Sorry, American Media: Thomas Tuchel Doesn’t Give a Rip

He is, ‘The future of American soccer.’ He is, ‘Not another Freddy Adu.’ He is, ‘The most popular American in Germany since David Hasselhoff.’ He is 17-year-old Christian Pulisic. He is sitting on Thomas Tuchel’s bench, again, in the Bundesliga. (Editor’s note: this piece was submitted BVB’s Champions League match against Legia.)

Few players took more of an advantage of the international break than the young Pennsylvanian. His 2 goals and 2 assists in 113 minutes of play for the United States sent a clear message to his manager at Borussia Dortmund. Put me in coach. I’m ready to play, today. Look at me, can I be a center midfielder? Sorry, couldn’t resist the John Fogerty reference in a German soccer article.

While young Pulisic was dissecting the defenses of St Vincent & the Grenadines and Trinidad & Tobago, the American media went into overdrive. Nothing but praise was heaped on the kid who got only his first start as a senior national against the Soca Warriors. He became one of those rare American soccer stories that permeated the country’s clogged sports zeitgeist, doing interviews with virtually every media outlet in the country.

Thomas Tuchel was apparently not paying attention to the media storm and is not drinking the Pulisic kool-aid. For a 2nd straight game he kept his young American wunderkind firmly on the bench, even as his vaunted Dortmund attack failed to score against newly promoted RB Leipzig. Before the game, Tuchel said the youngster would need to earn his way into the side and hinted that he was unimpressed by the teenagers work given the low level of competition brought by the two island nations he competed against with the USA.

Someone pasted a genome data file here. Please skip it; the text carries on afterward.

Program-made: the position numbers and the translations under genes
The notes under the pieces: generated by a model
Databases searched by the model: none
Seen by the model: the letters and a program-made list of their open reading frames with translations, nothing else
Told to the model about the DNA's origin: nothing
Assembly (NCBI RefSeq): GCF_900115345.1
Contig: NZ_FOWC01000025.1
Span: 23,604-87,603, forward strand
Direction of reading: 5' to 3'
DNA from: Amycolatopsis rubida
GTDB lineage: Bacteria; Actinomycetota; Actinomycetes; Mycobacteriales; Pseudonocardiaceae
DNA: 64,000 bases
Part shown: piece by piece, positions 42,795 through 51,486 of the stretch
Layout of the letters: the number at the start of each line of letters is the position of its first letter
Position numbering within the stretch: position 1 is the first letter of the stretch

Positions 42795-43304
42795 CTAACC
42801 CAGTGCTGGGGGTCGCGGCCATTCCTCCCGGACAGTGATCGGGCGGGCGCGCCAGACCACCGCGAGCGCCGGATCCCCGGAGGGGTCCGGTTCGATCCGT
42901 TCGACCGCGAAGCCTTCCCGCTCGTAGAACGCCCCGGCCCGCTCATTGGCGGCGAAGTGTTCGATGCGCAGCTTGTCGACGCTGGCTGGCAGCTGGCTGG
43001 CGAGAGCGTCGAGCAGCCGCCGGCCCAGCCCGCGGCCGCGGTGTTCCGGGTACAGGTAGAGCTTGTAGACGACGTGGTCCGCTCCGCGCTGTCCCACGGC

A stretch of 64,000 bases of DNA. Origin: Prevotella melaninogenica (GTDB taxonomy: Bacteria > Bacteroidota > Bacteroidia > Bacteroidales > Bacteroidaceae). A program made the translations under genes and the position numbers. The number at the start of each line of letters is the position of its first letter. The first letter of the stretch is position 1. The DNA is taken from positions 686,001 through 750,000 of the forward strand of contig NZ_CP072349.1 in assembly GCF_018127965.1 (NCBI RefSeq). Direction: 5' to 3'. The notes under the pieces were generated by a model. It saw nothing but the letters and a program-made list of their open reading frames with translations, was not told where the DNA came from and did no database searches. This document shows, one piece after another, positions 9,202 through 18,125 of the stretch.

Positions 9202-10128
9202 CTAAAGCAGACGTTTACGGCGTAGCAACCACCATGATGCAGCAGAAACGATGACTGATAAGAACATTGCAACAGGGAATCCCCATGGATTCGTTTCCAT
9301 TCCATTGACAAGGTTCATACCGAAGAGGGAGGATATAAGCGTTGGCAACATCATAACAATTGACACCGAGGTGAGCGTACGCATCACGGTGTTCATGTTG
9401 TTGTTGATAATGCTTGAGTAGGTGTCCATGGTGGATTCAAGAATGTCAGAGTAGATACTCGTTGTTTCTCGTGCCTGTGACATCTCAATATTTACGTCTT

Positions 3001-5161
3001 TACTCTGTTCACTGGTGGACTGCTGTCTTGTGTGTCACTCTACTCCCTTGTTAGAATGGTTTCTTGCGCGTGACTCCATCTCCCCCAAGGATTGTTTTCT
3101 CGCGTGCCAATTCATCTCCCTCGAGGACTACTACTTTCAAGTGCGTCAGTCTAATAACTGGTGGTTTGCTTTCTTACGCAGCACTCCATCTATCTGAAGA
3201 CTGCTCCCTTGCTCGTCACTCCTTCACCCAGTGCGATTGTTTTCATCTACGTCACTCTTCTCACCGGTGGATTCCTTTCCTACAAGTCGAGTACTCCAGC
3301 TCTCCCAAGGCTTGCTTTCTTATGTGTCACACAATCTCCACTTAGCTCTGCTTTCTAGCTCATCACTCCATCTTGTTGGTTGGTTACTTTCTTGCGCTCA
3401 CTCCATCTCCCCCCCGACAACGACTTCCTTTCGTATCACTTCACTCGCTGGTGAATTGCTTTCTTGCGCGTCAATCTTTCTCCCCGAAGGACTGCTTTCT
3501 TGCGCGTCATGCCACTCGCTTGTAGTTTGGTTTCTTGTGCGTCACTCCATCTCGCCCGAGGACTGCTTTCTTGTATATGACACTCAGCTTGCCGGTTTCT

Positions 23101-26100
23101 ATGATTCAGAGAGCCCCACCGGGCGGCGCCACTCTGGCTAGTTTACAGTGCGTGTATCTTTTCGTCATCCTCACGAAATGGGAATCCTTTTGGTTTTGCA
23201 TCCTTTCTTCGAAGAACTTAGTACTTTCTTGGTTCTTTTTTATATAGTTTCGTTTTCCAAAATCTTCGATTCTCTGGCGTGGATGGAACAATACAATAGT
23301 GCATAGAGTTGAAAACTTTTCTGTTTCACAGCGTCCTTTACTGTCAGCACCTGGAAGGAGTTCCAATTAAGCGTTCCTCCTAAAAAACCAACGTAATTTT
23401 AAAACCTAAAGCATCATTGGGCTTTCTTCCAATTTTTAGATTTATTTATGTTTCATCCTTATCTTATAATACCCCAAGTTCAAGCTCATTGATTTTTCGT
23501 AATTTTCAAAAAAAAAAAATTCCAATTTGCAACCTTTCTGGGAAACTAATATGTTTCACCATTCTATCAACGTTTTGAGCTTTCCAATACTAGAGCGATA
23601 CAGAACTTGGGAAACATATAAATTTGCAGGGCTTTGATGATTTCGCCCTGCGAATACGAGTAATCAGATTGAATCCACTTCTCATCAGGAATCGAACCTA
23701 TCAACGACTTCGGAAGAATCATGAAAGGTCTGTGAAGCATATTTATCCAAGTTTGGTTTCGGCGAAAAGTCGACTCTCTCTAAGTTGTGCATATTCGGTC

Last season, Pulisic featured in 9 Bundesliga games and contributed 2 goals to the potent BVB attack. This season, it is hard to see him improving on those numbers, big changes in personnel have put his position at the club in doubt. Although Henrik Mkhitaryan and Ilkay Gündogan have moved to opposite sides of Manchester, this summer saw the arrival of Germans Andre Schürrle and Mario Götze along with a record amount of signings for Dortmund.

While BVB were the top scoring side last season in Germany with 84 goals in the league, they allowed twice as many goals as their rival Bayern Munich. Combine that with the loss of stalwart Mats Hummels to Bayern and the long-term injury woes of Neven Subotic, defense looked to be an area of need in the transfer window. Tuchel responded by spending only €8 million of Dortmund’s nearly €110 million in spending on central defenders, in the person of Marc Bartra. Conversely, €52 was spent on the combination of Götze and Schürrle.

Why are these two examples pertinent to Pulisic’situation?

The young American has made his mark on the left wing, the exact positions that Götze and Schürrle occupied for BVB against RB Leipzig. Neither was able to impress in the game , but the two did once combine for a goal that won Germany a World Cup Final. This fact will likely give them a few more chances before they lose their spot to a 17-year-old American.

The bottom line is that Pulisic now faces the same challenge that any young player breaking into one of the finest sides in Europe faces. Although in America he may be the football version of the greatest thing since sliced bread, at Dortmund he is just an up-and-comer trying to break into a team that is loaded up front.

Tuchel may not be buying into the hype, but if Dortmund struggle as badly as they did against RB Leipzig again; it is hard to imagine that Christian Pulisic won’t get his chance sooner rather than later.

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A tight knit family from the small Bavarian village of Kirchzell sparked an interest in the Bundesliga and German culture, even though Chris was born half a world away in New Jersey. A video producer and editor by profession, I talk soccer all day and decided to write it down. @ChrisBrase22

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